This all matters very, very much because in an upcoming abortion case, Ayotte v. Planned Parenthood, the Supreme Court will decide just this sort of dry procedural issue: on whether litigants need to show that an abortion restriction places an "undue burden" on women in the abstract—and is therefore unconstitutional—or must show that it places an "undue burden" in a particular case. Alito would appear to side with the latter view, and a ruling this way would make it very hard for women to challenge abortion restrictions (litigants would have to show that parts of the law affect them personally), and the net effect would be that Roe v. Wade, for all practical purposes, would be crippled—states could leave restrictions on the book for many years before ever being challenged.
The political issue here is that over 70 percent of Americans support spousal notification laws, and if Democrats try to fight on that terrain, they could well lose. [EDIT: Sorry, I didn't intend this to mean that they shouldn't even try to convince people otherwise; they should.] But there's so much more at stake here.
"Starve the beast"—Grover Norquist's theory that cutting taxes and running massive deficits will somehow force Congress to rein in spending—obviously looks flimsy after the high-spending Reagan and Bush years. Even the Cato Institute agrees. But via AngryBear, this old Daniel Shaviro article makes the point that cutting taxes and running huge deficits not only fails to curb spending, but also increases the influence of interest groups:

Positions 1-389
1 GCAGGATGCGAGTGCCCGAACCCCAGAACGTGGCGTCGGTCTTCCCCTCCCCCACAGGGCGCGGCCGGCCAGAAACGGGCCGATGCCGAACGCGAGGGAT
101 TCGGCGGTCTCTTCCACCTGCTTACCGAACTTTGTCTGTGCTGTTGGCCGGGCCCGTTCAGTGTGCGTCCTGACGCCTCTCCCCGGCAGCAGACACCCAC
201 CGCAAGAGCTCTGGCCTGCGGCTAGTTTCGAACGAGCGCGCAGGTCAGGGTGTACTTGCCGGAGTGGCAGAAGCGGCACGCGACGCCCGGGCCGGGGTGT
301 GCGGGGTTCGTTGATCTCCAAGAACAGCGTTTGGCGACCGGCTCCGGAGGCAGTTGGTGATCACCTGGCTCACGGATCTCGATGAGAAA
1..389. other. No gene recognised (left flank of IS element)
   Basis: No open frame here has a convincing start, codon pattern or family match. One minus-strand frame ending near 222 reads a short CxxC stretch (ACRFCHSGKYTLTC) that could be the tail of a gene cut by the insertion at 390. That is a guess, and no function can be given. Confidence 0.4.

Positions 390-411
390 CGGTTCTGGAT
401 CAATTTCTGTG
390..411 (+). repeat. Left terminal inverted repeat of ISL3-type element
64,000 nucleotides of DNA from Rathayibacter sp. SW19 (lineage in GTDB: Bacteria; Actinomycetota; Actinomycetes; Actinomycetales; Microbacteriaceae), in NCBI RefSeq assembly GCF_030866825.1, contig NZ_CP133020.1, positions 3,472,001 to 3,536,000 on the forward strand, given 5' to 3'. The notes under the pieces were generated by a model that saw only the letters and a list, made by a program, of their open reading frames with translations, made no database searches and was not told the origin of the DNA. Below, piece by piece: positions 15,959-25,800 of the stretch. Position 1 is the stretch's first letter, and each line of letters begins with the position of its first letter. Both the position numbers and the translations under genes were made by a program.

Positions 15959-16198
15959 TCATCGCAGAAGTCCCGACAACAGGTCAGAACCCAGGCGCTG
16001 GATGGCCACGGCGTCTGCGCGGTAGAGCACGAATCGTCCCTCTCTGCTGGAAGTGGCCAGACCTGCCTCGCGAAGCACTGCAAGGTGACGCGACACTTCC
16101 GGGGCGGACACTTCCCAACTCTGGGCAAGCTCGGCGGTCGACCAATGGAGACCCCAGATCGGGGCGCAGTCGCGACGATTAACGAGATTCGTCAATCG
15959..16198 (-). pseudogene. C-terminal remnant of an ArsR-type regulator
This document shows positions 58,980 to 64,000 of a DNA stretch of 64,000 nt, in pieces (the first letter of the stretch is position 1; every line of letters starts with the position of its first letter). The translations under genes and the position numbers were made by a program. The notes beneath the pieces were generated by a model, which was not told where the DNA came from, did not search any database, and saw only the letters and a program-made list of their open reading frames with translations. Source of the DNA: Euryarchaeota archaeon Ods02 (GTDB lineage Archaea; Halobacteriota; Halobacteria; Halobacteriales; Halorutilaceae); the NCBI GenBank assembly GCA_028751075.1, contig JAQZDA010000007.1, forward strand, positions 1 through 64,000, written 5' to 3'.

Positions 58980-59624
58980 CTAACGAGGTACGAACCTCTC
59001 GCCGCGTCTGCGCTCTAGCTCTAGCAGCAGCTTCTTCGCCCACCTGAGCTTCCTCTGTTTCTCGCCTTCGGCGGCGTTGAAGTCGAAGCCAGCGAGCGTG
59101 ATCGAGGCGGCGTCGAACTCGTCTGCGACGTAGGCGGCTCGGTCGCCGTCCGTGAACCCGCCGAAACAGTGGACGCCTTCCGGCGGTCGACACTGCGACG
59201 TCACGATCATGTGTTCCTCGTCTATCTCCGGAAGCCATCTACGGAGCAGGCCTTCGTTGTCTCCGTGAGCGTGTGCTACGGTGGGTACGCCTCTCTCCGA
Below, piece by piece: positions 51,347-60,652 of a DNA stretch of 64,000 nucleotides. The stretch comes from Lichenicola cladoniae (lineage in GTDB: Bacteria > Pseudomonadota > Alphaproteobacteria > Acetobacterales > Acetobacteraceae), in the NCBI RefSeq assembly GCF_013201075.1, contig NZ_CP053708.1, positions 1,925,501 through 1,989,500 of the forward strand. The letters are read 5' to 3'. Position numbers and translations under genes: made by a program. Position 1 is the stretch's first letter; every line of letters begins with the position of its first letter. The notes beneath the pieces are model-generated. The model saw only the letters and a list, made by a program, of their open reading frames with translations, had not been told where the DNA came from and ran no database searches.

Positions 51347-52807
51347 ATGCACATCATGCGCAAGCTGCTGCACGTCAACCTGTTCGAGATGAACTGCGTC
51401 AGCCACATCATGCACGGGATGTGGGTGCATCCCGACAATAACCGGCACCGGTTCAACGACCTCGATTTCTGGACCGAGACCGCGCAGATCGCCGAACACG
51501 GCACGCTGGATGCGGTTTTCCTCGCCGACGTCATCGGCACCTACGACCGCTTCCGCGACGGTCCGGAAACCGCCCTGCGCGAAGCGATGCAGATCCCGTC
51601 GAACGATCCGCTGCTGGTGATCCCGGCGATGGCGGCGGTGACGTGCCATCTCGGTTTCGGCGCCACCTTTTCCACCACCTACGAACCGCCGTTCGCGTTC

The increased fiscal gap also makes future government policy far less predictable. Having a looming debt of that size will stir every interest group in Washington to try to influence future policy. It won't be possible to take any government commitment for granted for more than a few years. With even Social Security and Medicare likely to be on the chopping block eventually, no group or lobby will be able to rely on political inertia to protect what it now has. That is an enviable state for members of Congress set on gaining campaign funds, but a worrisome situation for the rest of us.
Judging from the past four years, this seems anecdotally true—out-of-control deficits lead not only to more spending, but worse spending, tilted heavily towards lobbyists and other interest groups. Alternatively, one could look at it this way: when various political interests see certain groups rewarded with tax cuts, they feel they should be rewarded too. So the squabbling begins. Meanwhile, so long as government spending is being paid for with borrowing and future taxes rather than present-day taxes, it's very easy for Congress to spend more than it otherwise would. (Which is why, of course, big-government liberals have usually opposed balanced budgets.) Ultimately, it's probably easiest to restrain government spending after tax increases—since that sets a general tone of fiscal austerity, and perhaps becomes easier for Congressmen to turn down spending requests. Divided government probably helps too.